The idea of heaven is bound up with that of eternal life. Descriptions of many heavens make a special point of mentioning immortality, whether of the gods or of human souls. In the Norse Asgard, for example, the gods guard a precious treasure—the golden apples of immortality.
The apples of eternal life also grow on the Celtic island of Avalon, a name that means “apple isle.” In Penglai, one of the 108 different heavens in the Chinese Taoist tradition, the Dew of Eternal Life flows through streams and fountains, offering immortality to anyone who drinks it—but only insects, birds, and the gods can ever reach Penglai.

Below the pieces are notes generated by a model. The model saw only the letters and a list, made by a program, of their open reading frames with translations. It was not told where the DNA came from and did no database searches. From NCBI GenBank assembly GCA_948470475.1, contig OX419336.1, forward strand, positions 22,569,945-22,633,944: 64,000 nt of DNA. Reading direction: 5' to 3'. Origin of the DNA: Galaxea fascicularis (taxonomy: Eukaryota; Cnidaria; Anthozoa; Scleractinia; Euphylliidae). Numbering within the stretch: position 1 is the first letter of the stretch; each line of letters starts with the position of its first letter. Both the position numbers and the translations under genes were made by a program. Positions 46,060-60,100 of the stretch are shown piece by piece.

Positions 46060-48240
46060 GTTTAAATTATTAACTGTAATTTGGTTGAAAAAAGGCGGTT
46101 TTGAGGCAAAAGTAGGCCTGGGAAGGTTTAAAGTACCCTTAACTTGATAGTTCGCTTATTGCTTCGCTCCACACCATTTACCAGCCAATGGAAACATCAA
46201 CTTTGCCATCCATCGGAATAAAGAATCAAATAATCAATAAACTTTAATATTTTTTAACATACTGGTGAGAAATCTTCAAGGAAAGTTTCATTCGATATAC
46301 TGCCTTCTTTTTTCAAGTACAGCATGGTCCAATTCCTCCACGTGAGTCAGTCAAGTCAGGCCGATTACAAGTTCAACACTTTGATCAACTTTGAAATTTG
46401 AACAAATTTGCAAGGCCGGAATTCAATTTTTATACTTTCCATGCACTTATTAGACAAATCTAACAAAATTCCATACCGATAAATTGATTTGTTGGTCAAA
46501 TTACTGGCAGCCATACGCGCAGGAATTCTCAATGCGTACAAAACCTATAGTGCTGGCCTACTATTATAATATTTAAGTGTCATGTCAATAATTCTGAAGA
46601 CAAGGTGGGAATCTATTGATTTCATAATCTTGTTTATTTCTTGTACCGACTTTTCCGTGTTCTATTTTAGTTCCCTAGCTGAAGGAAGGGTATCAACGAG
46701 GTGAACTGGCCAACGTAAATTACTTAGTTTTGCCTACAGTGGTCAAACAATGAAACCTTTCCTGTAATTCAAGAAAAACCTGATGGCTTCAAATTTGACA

Islamic View. Building on earlier Jewish and Christian traditions, Islamic mythology also envisioned a multilayered paradise. Heaven was a pyramid, cone, or mountain rising from the lowest level to the highest. Some interpretations include eight levels, some seven. The phrase “seventh heaven,” meaning the highest happiness, comes from this image. The Muslim heavens are garden paradises of shade trees, flowing streams, and abundant pleasure. The various levels are associated with precious substances such as gold, silver, and pearls, but the highest level is made of pure, divine light and is devoted to the ceaseless, joyous praise of God.